- Step 1: Say that’s an interesting piece of data. This helps the interviewer acknowledge that you have received and understand the data. This also buys you a little time. And further more, it’s always a good thing to give out modest compliments to the interviewer.
- Step 2: Describe the data, how it looks, is there any special noteworthy trend? In this case, we should point out that revenue actually grew by more than 50%.
Also notice here that I immediately quantified the difference in specific quantitative measurement (in this case, percentage). Saying revenue went up is good, but it’s great to be able to say revenue went up by more than 50%.
- Step 3: Link the trend identified back to the original case question and the hypothesis you have. Does it prove, disprove, or open up new investigation to really test the hypothesis? In this case, this data piece actually opened up new investigating areas to test the hypothesis that the bottleneck is within revenue.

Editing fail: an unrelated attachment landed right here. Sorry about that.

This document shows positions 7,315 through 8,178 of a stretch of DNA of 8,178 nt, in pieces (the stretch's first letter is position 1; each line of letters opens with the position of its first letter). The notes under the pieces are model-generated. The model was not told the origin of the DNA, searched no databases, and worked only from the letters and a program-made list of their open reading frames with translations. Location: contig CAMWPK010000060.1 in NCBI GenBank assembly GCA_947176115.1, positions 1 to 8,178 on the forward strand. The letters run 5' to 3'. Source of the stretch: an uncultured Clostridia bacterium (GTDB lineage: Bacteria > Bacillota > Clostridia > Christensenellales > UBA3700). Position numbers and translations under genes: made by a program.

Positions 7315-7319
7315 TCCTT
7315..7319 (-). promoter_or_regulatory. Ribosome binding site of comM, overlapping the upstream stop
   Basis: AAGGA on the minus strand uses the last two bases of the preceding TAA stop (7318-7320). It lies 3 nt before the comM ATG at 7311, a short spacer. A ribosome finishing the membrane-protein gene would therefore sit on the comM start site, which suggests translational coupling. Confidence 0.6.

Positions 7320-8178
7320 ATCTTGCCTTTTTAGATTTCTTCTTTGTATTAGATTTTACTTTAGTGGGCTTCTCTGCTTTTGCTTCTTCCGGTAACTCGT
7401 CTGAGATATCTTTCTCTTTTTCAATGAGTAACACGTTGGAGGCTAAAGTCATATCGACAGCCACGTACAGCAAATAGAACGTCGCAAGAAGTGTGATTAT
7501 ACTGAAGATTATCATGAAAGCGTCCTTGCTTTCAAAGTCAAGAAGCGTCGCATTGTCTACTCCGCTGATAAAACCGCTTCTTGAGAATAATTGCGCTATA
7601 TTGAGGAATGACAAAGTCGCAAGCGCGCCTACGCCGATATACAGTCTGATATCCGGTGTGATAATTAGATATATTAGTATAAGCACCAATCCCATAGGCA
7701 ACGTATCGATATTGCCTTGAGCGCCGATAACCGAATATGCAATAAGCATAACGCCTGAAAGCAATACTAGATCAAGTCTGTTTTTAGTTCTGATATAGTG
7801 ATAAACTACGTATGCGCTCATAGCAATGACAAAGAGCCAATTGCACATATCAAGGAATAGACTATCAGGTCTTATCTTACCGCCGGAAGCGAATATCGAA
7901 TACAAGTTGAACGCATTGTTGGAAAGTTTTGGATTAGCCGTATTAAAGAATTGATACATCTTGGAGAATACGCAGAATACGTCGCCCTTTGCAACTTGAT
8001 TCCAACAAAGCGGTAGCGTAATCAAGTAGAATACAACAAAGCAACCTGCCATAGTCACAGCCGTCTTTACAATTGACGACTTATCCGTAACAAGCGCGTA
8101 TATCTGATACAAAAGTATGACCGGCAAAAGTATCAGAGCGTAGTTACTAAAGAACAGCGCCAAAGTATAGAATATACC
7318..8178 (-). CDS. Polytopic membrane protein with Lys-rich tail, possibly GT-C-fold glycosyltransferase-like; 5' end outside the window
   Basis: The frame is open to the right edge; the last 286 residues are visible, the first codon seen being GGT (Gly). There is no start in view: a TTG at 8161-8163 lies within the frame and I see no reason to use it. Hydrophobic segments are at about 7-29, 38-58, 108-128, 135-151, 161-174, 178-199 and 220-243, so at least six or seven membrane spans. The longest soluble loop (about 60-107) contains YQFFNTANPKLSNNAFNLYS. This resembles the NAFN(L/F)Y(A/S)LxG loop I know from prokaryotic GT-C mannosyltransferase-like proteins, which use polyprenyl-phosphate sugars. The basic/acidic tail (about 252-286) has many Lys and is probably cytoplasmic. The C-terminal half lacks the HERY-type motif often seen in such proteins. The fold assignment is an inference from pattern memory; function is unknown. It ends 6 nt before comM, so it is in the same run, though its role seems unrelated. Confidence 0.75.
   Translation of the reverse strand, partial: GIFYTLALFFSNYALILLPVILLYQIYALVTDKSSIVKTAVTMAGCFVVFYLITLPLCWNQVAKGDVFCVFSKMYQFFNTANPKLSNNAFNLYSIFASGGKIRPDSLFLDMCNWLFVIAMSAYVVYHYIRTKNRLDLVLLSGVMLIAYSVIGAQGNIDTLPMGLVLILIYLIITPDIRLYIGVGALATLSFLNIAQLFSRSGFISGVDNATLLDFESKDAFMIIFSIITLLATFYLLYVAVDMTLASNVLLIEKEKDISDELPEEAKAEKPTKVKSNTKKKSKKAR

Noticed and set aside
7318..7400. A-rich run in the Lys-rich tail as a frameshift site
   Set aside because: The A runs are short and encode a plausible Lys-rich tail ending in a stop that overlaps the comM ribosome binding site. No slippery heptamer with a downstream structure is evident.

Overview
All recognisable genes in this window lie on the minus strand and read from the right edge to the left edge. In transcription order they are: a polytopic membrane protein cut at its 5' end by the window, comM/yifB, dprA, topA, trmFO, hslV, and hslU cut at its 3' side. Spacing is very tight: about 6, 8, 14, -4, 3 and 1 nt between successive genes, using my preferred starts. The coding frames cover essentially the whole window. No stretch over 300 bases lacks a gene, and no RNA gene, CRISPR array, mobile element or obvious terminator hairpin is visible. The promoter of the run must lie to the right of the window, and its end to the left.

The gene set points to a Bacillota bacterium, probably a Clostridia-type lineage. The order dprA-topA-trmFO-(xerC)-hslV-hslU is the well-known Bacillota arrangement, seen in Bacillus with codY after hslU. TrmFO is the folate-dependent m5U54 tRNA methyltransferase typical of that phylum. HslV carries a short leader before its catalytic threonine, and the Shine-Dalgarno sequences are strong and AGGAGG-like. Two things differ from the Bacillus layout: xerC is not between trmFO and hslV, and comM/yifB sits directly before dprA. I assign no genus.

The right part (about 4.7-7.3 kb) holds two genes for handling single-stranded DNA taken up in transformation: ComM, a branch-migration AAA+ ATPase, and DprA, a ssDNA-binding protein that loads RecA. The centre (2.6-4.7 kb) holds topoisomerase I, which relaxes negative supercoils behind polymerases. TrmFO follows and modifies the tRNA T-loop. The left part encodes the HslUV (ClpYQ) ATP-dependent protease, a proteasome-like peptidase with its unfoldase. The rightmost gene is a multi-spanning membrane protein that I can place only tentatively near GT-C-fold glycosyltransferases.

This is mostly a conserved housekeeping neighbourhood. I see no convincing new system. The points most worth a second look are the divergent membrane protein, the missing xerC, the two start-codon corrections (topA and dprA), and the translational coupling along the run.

My sample pitch for this step 3 would sound like this: “It’s interesting that revenue went up quite a bit. However, to be able to fully reject our hypothesis on the revenue, I would like to compare our revenue to that of the competitors as well.”
Then only at this point, after going through 3 steps above, I ask for the competitors’ revenue like the candidate did.
Notice here that I ended up asking the same question the candidate did. This shows that the candidate does have a good intuition and thought process. It’s just that he did all of these implicitly on his head.
In consulting case interview, it’s always good to do everything as explicitly as possible. Not only is it easier to follow but it helps show your great thought process.
For more of this, please check out the video above. I hope this has been an interesting and helpful article. If you like it, you might want to subscribe to our mailing list and YouTube channel. I’ll see you there!